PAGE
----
College English professor who loves classic literature, psychology, neurology and hates pop trash like Twilight and Fifty Shades of Grey.
reading! Hinshaw's brilliantly constructed course blends biology, psychology, sociology, developmental science and philosophy to pursue the nature and origins of the most complicated known system in the universe: the human mind. Always intellectual and scientific in approach, Hinshaw never floats too far into speculation, and yet he does not commit the sin of the Functionalists in dismissing the mind as a "mere byproduct of the brain." Intelligent, thought-provoking and challenging even for someone who has spent years in this line of study, this course is one of the best Great Courses I have come across.
My work in greyhound and horse rescue has shown me over the years something very clearly: animals understand a moral act done toward them (rescuing them from rugged and abusive situations), appreciate it, and return the favor in acts of protection, devotion and love. This book covers such aspects of four-legged morality as well as how animals care for, protect and sacrifice for each other. Several now famous studies have shown how voles are monogamous, vampire bats (yes!) practice reciprocal altruism (one bat has a bad night, a bat that had a good night will spit up some of his collected blood into the hungry bat's mouth--and later, the favor is returned when the tables are turned--yummy!), and I can tell you that horses instantly recognize a good person or a cruel one and remember a friend forever...and remember as well those who have done them a wrong turn at some point. From an evolutionary standpoint, it only makes sense. Neo-Darwinian sociologists stand in line these days to write books about how humans developed a sense of morality in order for the greater number of the group to survive due to group protection and caring and justice--why in the world would we think that other mammals had not developed the same tendencies in order to keep their species going as well?!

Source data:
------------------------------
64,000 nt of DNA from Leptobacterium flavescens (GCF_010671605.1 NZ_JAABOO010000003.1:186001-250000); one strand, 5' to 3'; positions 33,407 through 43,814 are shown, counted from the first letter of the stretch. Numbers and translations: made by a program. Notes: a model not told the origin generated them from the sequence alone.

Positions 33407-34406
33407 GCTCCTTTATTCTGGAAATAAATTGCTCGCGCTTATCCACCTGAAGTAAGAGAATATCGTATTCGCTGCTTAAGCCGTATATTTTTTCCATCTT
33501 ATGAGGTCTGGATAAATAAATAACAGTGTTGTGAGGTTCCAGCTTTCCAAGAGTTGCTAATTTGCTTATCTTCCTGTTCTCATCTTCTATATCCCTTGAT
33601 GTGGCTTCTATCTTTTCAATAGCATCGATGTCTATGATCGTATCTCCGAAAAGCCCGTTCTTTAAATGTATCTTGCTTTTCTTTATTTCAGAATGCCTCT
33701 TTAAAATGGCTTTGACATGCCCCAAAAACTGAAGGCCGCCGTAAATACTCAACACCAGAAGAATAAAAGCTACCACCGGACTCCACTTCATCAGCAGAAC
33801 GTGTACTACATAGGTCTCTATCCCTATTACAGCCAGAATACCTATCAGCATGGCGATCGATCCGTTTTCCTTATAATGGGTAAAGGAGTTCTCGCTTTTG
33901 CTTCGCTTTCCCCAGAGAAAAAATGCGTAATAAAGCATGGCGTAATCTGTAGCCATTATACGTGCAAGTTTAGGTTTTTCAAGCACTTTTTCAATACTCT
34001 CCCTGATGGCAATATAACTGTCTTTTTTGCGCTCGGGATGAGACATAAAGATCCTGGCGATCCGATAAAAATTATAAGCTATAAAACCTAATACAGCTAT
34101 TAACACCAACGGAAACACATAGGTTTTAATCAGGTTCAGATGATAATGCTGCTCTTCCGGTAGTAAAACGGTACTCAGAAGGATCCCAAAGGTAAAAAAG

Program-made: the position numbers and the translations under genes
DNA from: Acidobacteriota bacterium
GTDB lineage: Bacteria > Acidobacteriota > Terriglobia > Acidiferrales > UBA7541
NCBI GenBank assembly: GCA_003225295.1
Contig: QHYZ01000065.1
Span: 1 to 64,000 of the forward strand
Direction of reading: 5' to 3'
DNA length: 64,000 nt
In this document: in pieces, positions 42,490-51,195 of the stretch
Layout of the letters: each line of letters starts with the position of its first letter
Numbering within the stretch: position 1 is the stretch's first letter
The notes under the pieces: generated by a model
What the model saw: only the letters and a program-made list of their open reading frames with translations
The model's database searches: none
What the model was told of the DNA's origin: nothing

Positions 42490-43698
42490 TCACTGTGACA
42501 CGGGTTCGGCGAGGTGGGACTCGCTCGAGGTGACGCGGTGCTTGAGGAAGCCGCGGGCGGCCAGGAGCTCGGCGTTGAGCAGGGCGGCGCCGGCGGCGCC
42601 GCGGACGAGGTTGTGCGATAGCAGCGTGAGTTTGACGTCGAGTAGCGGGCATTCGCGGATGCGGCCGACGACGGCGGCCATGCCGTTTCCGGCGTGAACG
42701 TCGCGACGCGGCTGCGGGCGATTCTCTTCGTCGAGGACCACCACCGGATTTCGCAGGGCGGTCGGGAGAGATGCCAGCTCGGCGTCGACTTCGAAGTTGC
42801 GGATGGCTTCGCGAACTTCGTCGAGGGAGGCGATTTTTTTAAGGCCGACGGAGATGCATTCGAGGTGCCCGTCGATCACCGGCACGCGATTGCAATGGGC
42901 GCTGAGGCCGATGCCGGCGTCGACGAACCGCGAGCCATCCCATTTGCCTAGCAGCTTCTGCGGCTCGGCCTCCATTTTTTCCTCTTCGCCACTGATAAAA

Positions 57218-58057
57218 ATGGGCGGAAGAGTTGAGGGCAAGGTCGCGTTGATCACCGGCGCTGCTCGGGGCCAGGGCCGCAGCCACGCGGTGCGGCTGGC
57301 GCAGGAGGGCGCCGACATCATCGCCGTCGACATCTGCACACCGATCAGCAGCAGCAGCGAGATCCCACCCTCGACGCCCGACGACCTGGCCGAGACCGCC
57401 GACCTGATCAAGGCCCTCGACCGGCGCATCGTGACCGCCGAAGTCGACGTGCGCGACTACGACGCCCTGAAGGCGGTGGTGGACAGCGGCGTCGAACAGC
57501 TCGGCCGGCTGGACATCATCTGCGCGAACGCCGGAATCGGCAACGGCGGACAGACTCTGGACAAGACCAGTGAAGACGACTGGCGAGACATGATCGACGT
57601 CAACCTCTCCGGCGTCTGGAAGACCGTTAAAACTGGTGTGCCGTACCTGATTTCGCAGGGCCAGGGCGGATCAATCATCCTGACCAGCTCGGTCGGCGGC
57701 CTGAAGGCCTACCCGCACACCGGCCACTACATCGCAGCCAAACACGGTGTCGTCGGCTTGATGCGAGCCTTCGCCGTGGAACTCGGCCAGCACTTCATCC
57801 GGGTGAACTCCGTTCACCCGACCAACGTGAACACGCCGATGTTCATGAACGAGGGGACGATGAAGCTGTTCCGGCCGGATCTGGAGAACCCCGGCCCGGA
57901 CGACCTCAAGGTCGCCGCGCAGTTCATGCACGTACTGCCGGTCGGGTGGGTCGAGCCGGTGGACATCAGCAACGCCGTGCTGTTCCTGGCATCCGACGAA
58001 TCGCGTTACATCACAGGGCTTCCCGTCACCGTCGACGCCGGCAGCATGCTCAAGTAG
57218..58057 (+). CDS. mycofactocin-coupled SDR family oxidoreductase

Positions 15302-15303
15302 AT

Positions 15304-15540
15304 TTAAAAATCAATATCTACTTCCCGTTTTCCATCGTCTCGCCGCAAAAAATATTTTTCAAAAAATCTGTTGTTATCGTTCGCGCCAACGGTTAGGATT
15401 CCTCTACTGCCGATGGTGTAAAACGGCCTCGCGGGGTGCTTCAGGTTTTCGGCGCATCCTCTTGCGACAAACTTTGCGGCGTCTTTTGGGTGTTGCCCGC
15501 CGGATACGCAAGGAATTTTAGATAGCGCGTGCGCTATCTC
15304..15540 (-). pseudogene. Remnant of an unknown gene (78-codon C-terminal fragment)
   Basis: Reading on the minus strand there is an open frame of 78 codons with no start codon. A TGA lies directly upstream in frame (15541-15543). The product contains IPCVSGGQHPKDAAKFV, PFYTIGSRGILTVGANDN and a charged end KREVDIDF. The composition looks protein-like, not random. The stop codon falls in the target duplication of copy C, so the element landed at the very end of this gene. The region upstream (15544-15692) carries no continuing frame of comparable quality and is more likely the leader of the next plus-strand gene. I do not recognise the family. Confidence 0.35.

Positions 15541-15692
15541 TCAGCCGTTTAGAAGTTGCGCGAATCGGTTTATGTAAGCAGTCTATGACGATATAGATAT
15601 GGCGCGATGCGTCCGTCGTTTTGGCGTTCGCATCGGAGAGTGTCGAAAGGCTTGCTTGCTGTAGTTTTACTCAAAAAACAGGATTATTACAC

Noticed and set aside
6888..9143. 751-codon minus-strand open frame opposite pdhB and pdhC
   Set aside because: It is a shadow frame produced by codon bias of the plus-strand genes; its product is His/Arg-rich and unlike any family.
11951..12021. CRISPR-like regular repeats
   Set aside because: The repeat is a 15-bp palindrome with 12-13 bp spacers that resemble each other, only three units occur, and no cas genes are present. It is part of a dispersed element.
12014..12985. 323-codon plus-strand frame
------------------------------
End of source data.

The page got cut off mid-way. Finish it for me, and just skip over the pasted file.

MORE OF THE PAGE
of lecture series in the Great Courses collection! In the past month and a half, I have listened to a dozen Great Courses lecture series on the brain, perception, sleep and memory (see my other reviews here), and I have to first say that the information in these series have dovetailed wonderfully well, and, taken together, provide a broad picture of our mental workings and the physicality behind it all. Francis Colavita's Sensation, Perception And The Aging Process provides a great follow-up to everything I have listened to in this vein thus far. Colavita develops the course thusly: 1) he discusses in depth what perception is and how our senses work to collect data from outside stimuli 2) he explores how the brain processes these perceived stimuli to make sense (pun intended) of the world and shape our internal reality 3) then he shows how the aging process affects these processes. My graduate and undergraduate degrees are in the Humanities, but I have a minor degree in physiological psychology and have spent more than a quarter of a century doing research in the developing arenas of neurological psychology, and I can assure any Audible customer that the information provided in these lecture series is remarkably up-to-date, correct and scientifically sound. I am exceedingly impressed with the level of university lecturers that deliver these lectures and the quality and educative value of each and every one.